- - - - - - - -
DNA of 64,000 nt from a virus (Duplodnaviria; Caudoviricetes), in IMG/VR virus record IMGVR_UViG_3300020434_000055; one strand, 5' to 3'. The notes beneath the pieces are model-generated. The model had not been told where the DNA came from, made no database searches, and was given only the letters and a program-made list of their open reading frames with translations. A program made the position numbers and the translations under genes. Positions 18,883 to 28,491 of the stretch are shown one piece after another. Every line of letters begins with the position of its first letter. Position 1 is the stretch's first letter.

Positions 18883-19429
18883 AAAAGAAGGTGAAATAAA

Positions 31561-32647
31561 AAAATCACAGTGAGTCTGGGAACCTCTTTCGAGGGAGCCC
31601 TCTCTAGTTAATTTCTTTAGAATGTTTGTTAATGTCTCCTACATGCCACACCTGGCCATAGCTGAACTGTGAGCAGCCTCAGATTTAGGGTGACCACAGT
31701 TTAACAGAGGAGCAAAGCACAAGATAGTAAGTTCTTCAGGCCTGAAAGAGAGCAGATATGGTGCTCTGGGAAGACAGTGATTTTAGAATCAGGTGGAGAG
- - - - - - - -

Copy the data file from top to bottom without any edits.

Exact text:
DNA of 64,000 nt from a virus (Duplodnaviria; Caudoviricetes), in IMG/VR virus record IMGVR_UViG_3300020434_000055; one strand, 5' to 3'. The notes beneath the pieces are model-generated. The model had not been told where the DNA came from, made no database searches, and was given only the letters and a program-made list of their open reading frames with translations. A program made the position numbers and the translations under genes. Positions 18,883 to 28,491 of the stretch are shown one piece after another. Every line of letters begins with the position of its first letter. Position 1 is the stretch's first letter.

Positions 18883-19429
18883 AAAAGAAGGTGAAATAAA

Positions 31561-32647
31561 AAAATCACAGTGAGTCTGGGAACCTCTTTCGAGGGAGCCC
31601 TCTCTAGTTAATTTCTTTAGAATGTTTGTTAATGTCTCCTACATGCCACACCTGGCCATAGCTGAACTGTGAGCAGCCTCAGATTTAGGGTGACCACAGT
31701 TTAACAGAGGAGCAAAGCACAAGATAGTAAGTTCTTCAGGCCTGAAAGAGAGCAGATATGGTGCTCTGGGAAGACAGTGATTTTAGAATCAGGTGGAGAG